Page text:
ACV and ARR Modeling Question

I'm preparing to complete a case study for a Tech-focused PE firm and have a pretty basic question regarding SaaS metrics. Assuming all customers/users pay the same amount per contract over a 3 year period for example, would the company's subscription ACV x the number of users in a given annual period be the same as the ARR. I ask because I'm thinking through how to best project ARR when building out the LBO. Obviously you'd utilize an ARR snowball and make assumptions for churn, upsell, down sell % if you are told mgmt expects net retention to stay consistent. I'm getting confused on if the best way to project new users for the snowball is to simply do ACV x # of new users in a year to get New ARR. It seems like a flawed approach but probably the best given limited time and information. Anyone that can provide thoughts or clarity on how to best approach this would be much appreciated

Comments (10)

  • Associate 2 in PE - LBOs
Jul 6, 2022 - 6:36pm

Assuming all customers/users pay the same amount per contract over a 3 year period for example, would the company's subscription ACV x the number of users in a given annual period be the same as the ARR

Yes. To your question about projecting, sure that works for a model test. There are more creative ways of making projections for certain business types in real diligence situations. For example a business that sells large enterprise contracts, you could project new ARR based on new rep hiring and quota ramp / attainment history. For venture like PLG companies, you could forecast as a % of TAM. Many other ways.

  • Analyst 2 in IB - Cov
Jul 6, 2022 - 6:56pm

Thanks! That's really helpful. I'm not as familiar with how the P&L for most saas businesses is forecasted and have been overthinking things like bookings, etc.

  • Associate 2 in PE - LBOs
Jul 7, 2022 - 12:15pm

Y'know the other thing is - you might be aware of this but making sure you don't fall into this trap - ARR =/= revenue for modeling purposes. Your ARR roll takes time to be recognized as revenue. Once the contract is signed it is ARR, but then you might not start servicing that contract for a month, and THEN it is revenue. You should read up on how that flows monthly into deferred and the whole cash adj. EBITDA thing.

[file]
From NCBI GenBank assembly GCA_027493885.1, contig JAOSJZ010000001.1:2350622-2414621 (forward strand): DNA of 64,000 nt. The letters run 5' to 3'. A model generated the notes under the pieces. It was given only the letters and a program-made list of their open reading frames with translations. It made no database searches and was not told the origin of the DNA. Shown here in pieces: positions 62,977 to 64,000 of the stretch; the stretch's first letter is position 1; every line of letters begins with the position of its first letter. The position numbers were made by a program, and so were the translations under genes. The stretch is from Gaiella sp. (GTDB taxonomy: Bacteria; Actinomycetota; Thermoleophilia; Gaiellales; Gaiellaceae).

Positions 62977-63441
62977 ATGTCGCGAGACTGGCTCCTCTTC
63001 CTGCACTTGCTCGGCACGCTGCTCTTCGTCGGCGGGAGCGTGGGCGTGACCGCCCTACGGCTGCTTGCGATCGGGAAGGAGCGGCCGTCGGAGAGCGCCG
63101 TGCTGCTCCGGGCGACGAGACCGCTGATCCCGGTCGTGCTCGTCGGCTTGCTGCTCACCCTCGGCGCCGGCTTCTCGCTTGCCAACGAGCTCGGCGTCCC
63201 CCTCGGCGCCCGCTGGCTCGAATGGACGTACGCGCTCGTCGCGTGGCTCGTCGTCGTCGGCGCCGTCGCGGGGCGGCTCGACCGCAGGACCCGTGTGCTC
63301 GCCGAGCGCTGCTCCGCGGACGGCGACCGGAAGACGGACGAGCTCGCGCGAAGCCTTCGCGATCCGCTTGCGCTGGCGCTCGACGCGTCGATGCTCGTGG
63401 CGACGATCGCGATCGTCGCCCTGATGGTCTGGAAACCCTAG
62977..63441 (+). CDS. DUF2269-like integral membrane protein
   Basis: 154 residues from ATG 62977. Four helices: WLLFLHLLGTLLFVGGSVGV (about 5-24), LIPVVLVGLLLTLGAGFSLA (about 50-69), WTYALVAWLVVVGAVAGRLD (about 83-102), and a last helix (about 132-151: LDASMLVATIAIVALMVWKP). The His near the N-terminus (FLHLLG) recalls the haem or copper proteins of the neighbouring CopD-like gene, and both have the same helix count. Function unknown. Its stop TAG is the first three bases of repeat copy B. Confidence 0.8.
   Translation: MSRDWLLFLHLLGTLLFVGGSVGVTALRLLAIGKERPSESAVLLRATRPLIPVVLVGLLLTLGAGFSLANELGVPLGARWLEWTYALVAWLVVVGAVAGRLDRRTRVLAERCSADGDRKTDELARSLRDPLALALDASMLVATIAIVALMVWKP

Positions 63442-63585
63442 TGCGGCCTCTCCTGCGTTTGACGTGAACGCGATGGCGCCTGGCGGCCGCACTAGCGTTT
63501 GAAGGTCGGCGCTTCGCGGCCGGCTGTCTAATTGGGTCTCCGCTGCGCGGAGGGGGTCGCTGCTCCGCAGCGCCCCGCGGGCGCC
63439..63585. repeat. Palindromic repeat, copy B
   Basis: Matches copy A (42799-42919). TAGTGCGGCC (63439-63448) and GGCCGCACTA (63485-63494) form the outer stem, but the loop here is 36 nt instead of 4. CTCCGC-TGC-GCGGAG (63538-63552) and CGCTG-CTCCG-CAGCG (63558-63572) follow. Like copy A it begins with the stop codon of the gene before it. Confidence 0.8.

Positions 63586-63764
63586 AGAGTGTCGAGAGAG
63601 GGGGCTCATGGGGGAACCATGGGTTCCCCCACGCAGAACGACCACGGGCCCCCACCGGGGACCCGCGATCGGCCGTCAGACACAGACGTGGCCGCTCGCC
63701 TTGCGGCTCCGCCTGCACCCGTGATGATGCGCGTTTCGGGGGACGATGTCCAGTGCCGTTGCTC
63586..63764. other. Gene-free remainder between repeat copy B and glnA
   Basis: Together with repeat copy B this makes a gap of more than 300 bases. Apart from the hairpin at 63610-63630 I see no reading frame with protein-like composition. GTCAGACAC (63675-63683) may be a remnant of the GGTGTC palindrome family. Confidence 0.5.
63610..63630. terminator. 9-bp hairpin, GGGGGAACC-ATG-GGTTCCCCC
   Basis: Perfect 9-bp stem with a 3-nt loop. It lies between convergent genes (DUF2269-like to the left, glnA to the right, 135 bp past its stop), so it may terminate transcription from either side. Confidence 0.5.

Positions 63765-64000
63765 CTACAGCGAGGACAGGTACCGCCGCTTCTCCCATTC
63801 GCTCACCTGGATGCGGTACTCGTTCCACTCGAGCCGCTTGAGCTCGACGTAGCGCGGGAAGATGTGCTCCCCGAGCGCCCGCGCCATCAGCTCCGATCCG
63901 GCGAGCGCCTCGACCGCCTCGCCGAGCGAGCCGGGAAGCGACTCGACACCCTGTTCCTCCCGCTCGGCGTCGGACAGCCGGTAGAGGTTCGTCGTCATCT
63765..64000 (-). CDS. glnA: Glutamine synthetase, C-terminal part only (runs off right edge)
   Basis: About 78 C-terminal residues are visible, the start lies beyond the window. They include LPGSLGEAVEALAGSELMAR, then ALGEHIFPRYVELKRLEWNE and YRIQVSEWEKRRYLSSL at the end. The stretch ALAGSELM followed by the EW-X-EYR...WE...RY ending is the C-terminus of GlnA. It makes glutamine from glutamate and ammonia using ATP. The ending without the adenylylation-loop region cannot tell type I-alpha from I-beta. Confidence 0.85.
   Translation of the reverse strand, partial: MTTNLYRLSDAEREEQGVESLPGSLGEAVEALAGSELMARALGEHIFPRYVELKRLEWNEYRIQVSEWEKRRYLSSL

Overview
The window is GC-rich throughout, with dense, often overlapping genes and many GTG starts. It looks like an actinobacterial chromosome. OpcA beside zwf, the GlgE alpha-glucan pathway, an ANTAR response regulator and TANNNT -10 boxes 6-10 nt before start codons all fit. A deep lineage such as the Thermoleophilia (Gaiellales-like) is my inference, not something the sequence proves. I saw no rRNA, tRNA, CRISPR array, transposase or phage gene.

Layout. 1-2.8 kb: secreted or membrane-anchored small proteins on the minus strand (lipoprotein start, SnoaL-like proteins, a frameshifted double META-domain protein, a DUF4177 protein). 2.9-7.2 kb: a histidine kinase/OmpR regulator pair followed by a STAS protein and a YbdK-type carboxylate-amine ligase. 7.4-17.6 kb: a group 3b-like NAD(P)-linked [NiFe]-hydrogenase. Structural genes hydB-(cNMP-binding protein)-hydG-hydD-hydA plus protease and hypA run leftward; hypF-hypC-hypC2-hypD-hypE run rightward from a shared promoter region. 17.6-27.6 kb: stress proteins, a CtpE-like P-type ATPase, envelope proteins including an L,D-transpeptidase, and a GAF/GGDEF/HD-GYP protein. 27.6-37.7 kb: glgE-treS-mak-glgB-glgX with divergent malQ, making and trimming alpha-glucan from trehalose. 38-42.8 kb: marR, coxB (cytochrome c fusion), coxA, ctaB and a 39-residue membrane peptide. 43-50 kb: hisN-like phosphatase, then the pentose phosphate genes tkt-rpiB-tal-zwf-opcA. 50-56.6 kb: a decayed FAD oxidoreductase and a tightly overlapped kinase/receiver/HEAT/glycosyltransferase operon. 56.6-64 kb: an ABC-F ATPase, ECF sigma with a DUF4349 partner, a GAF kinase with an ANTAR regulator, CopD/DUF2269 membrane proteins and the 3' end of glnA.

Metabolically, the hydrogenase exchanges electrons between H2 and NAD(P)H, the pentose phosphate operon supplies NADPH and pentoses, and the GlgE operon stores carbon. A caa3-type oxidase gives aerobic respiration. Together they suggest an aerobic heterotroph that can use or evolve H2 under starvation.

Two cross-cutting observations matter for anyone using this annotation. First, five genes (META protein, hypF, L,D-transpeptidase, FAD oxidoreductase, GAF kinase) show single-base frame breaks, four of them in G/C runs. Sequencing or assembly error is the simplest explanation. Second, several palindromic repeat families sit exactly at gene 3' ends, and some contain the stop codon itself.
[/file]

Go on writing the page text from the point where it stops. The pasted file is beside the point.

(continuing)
Most Helpful
Jul 7, 2022 - 5:18pm
Finance Bueller, what's your opinion? Comment below:

At the end of the day, for SaaS companies, the best way to model out their projections really depends on their go-to-market strategy.

For inbound leads, using customer marketing and sales funnel as the base can be a great mechanism. Specifically, within this, you would use the Company's historical marketing funnel (Source Sessions, Leads, MQLs, etc.) and then into the historical Sales Funnel (SQLs, demos, deal shaping, etc., close) as the basis for projecting total users. As a perquisite for this methodology, one would need detailed information into a Company's conversion rates throughout the funnel, as well as knowledge on any seasonality trends and the respective funnel the Company uses.

From there, you can bifurcate the model into different schedules for the inbounds through the funnel in conjunction with a separate schedule for the the outbound reps and quota and to capture both sales segments we typically see in a SaaS business. If the Company also has affiliates and channel partnerships as their main source for new customers, this would also require a separate schedule.

As a last point, agreed with Associate 2 on the ARR to revenue -- will certainly want to construct a deferred revenue schedule in order to correctly classify the ARR into recognized revenue at the appropriate timing intervals. With this, also important to understand how their contracts work (annual versus quarterly versus monthly). I typically like to create different sections for various contract lengths as combining them in a single section can be tricky.

  • Associate 2 in PE - LBOs
Jul 7, 2022 - 10:18pm

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